Skift Take

On the frontline of a global-local movement, software company Zoho’s rural revitalization concept could catch on.

Series: Future of Work

Future of Work

As organizations start to embrace distributed work and virtual meetings, the corporate travel and meetings sectors are preparing for change. Read Skift’s ongoing coverage of this shift in business travel behavior through the lens of both brands and consumers.

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Employees at business software company Zoho can literally enjoy the fruits of their labor when they turn up to work at its headquarters in Austin, Texas. That’s because it transformed the 360-acre site into a farm at the start of the pandemic. While not every company has the luxury of getting back to nature in such a manner, Zoho’s actions could mark the start of a wider push away from cities as remote work takes hold. Zoho was founded in India by Sridhar Vembu, and expanded by building satellite offices in rural regions. The 25-year-old company is bringing the concept to the rest of the world, with offices in the U.S., France, the Netherlands, Mexico, and Colombia. The UK, Ireland and Italy follow soon. "Small towns, good connectivity, good talent. That’s our approach," Raju Vegesna Zoho's chief evangelist, told Skift.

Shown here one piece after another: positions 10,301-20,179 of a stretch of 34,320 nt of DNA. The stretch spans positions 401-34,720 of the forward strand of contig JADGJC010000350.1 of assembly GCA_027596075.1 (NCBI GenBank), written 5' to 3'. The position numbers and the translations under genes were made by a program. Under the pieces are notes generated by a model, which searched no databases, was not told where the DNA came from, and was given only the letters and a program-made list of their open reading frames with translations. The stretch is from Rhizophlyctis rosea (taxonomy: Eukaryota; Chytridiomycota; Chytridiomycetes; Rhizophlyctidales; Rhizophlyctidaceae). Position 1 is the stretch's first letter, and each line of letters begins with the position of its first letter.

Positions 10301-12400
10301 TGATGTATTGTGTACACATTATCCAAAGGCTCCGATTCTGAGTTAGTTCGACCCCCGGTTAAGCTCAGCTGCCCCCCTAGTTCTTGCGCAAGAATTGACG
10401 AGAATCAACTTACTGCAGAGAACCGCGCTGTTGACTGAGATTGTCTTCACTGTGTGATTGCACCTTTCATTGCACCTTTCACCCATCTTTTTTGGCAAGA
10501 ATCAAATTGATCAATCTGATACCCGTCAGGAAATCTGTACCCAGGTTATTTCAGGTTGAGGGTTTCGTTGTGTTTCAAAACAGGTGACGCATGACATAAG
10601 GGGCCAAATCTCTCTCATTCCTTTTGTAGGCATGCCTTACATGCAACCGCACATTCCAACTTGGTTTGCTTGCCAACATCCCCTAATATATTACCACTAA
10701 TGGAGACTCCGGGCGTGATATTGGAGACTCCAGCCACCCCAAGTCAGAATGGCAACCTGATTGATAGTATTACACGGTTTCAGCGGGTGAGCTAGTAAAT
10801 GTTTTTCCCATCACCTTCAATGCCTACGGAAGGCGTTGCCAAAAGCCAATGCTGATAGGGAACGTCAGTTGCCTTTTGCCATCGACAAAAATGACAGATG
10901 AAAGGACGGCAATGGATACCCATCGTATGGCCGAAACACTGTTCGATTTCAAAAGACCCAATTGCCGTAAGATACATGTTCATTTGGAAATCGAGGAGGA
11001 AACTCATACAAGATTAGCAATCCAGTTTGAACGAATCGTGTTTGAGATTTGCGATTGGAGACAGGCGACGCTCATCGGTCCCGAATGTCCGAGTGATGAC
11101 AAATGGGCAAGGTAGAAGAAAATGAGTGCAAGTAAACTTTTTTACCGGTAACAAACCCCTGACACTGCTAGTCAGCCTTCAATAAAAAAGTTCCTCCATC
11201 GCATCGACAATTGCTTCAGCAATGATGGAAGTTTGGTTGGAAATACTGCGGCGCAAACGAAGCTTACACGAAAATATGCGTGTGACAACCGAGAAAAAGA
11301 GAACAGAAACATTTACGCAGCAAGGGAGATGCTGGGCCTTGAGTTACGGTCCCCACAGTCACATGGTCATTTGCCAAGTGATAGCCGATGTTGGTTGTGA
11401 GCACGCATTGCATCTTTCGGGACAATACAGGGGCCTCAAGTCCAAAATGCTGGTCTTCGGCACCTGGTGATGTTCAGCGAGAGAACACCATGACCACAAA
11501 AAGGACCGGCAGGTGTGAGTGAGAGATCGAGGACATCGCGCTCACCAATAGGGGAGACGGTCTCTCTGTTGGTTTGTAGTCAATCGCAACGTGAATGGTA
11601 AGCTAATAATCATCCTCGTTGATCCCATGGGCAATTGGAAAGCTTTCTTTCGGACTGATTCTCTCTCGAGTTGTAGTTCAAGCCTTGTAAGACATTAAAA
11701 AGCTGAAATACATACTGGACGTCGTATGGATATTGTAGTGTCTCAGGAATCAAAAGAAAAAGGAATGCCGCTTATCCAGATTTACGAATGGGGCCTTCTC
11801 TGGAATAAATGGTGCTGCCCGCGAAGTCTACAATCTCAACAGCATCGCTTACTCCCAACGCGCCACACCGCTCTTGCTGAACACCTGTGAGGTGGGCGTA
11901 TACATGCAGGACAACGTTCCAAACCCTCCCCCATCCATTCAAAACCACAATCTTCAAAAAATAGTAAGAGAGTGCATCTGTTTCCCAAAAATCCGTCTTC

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The development of the farm was a first for the company, and happened naturally, as people wanted more space during the pandemic. It's stopped recruiting there, but is looking to expand at three smaller offices across Texas. Rural Revival Zoho's company culture is really more of a philosophy. In India it brought internet connectivity to rural regions, training locals, who in turn became loyal employees. With remote work taking hold gl